Most women have at some point in their life dreamt of long, flowing and healthy locks à la Kate Middleton, but for many, achieving a look to rival the Duchess with their natural hair is unrealistic. Now more than ever, women of all ages are turning to hair extensions to achieve a look they’d never dreamt was possible. As with any beauty enhancement, there are of course many options and even more questions surrounding hair extensions – which are best? Clip-in, stick on, or pre-bonded?
I'd always pictured myself as a "boy mom." And after the birth of my first two sons, it would appear I was going to be just that. I loved having boys and honestly didn't feel like I was missing anything without another girl in the house. When I became pregnant with my third child, I — along with pretty much everyone else — assumed it would be another boy, which in my mind would just be my destiny fulfilled (and also a little bit funny!).
I'm four-and-a-half years into this parenting thing and while I certainly don't have all the answers (except if you're looking for your lost lovey, then I'm your girl) I have learned a few things while keeping my 4- and 2-year-old sons alive up to this point. And the impending arrival of their baby sister has me thinking (read: freaking out) about starting all over again and somehow sticking to my guns with three little ones in the house.
Muck Rack makes it simple to find people, tweets, or articles that mention any name, keyword, company, hashtag etc. We've compiled this guide to help you make the most of your search.
Selecting a term
Start searching tweets, articles from media outlets, articles mentioned in tweets, journalists'
names, titles and bios with some suggested searches:
Companies or Topics (e.g. iPhone, Microsoft)
Phrases (e.g. "cloud computing") — use quotes to keep the terms together
Twitter handles (e.g. @username) — returns those who have mentioned or replied to
Names (e.g. "David Pogue")
Hashtags (e.g. #sxsw, #london2012)
Bio details (e.g. vegan, Olympics, father)
Muck Rack's Advanced Search allows for many boolean operators.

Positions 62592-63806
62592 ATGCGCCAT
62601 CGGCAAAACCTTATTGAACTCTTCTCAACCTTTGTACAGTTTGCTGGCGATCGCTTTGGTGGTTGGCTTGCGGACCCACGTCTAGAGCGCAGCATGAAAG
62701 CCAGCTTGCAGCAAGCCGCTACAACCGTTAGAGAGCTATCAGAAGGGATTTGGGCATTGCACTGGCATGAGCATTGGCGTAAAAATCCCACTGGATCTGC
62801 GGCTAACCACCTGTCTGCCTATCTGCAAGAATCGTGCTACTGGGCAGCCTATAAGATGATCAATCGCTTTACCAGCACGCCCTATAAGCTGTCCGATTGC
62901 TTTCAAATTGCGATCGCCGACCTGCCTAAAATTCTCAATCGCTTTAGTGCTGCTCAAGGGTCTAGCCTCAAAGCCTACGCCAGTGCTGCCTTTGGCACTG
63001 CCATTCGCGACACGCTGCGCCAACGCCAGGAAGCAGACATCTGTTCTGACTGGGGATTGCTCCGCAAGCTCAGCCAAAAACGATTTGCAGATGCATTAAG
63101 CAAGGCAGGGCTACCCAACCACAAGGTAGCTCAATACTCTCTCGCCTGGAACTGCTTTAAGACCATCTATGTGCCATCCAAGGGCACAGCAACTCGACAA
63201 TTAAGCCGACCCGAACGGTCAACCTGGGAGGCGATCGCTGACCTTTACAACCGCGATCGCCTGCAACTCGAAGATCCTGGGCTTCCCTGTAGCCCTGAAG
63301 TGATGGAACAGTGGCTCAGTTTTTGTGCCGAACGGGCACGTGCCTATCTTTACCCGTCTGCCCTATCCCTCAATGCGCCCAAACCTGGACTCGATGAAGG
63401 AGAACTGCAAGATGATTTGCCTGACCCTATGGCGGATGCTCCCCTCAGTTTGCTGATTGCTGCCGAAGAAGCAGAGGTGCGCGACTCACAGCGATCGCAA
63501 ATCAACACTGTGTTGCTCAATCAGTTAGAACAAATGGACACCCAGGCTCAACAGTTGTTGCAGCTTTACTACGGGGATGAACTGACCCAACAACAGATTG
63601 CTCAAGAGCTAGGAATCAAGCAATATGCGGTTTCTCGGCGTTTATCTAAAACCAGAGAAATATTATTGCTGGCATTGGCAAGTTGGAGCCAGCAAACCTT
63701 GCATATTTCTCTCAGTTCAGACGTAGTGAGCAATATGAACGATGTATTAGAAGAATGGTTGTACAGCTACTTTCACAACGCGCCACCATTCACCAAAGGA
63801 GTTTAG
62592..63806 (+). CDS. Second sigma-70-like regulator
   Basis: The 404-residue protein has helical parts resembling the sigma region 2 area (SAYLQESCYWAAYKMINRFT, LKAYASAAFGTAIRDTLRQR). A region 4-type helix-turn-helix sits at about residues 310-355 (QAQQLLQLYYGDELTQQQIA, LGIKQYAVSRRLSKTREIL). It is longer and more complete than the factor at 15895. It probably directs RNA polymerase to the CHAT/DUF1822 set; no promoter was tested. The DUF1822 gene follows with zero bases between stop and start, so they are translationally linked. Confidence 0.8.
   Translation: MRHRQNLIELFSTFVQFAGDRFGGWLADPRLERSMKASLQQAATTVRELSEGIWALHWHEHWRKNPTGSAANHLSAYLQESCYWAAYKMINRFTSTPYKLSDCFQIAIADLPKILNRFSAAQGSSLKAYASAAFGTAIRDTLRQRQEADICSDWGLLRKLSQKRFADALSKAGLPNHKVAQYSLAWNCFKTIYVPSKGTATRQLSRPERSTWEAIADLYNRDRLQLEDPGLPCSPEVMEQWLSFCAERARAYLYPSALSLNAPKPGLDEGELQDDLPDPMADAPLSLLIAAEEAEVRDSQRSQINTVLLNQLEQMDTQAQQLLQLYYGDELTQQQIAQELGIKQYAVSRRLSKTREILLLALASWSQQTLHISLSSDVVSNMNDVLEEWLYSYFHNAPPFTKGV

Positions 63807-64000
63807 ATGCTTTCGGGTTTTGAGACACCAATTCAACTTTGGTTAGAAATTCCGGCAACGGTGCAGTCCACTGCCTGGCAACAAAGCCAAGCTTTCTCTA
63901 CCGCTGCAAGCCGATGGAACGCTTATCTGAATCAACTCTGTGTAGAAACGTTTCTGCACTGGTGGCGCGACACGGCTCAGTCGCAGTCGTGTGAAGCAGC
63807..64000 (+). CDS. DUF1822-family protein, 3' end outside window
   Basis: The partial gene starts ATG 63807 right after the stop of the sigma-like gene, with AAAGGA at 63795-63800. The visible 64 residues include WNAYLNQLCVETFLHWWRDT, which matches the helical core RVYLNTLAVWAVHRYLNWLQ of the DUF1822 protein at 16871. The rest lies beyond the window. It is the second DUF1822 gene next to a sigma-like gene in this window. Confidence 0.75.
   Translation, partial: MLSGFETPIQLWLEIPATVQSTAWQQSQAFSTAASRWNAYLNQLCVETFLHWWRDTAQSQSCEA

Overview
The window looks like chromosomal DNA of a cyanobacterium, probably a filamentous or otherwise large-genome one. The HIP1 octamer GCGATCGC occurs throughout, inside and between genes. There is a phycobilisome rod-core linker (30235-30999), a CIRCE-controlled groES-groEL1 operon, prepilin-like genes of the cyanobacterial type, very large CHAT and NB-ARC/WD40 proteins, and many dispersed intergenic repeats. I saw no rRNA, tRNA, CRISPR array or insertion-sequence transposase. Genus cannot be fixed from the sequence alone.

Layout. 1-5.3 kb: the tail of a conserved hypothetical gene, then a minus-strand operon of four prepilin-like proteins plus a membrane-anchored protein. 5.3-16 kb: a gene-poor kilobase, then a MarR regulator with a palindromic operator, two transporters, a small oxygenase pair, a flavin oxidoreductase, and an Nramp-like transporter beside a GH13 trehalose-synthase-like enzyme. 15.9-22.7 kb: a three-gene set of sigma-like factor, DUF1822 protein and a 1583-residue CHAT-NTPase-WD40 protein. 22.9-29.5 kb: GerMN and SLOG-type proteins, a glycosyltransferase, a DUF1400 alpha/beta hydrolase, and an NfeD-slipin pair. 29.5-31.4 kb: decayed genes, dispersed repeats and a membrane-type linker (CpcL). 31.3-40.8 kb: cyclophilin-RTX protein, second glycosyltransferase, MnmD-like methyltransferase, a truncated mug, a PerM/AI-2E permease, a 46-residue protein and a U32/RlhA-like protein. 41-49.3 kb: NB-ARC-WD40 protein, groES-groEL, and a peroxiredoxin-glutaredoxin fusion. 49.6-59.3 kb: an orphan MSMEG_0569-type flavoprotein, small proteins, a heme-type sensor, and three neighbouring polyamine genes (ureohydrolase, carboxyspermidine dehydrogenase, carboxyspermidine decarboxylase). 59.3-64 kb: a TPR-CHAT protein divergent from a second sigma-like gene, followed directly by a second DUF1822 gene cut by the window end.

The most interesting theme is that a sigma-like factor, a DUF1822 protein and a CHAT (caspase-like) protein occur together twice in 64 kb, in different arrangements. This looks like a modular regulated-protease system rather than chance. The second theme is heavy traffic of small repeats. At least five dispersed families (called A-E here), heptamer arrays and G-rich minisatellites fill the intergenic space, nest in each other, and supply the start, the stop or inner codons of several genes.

Find results that mention multiple specified terms, use AND or
+. For example, ensure each result contains both Elon Musk and Mark Zuckerberg by
searching Musk AND Zuckerberg or Musk + Zuckerberg.
Use the operators OR or , to broaden your search when you'd like either of
multiple terms to appear in results. (This is the default behavior of our search when no operators
are used). For example, results will contain either cake or cookie by searching cake OR cookie or cake,cookie
Use NOT or - to subtract results from your search. For
example, searching Disney will yield results about the Walt Disney Company as well as Walt Disney
World Resort. To exclude mentions of Disney World, search for Disney -World or Disney
When using one of these operators with a phrase, enclose it in quotation marks. For example, you can
find results about smartphones excluding Apple's iPhone 4S by searching smartphone -"iPhone
Exact case matching or punctuation
If you're searching for a brand name or keyword that relies on specific punctuation marks or capitalization, you can
find results that match your exact query by adding matchcase: before the keyword you're searching for, like matchcase:E*TRADE .
Use parentheses to separate multiple
boolean phrases. For example, to find journalists talking about having fun in Disney World or
Disneyland, search for ("disney world" OR disneyland) AND fun.
An asterisk can be used to search for any variation of a root word truncated by the asterisk. For example, searching for admin* will return results for administrator, administration, administer, administered, etc.
A near operator is an AND operator where you can control the distance between the words. You can vary the distance the near operation uses by adding a forward slash and number (between 0-99) such as strawberries NEAR/10 "whipped cream", which means the strawberries must exist within 10 words of "whipped cream".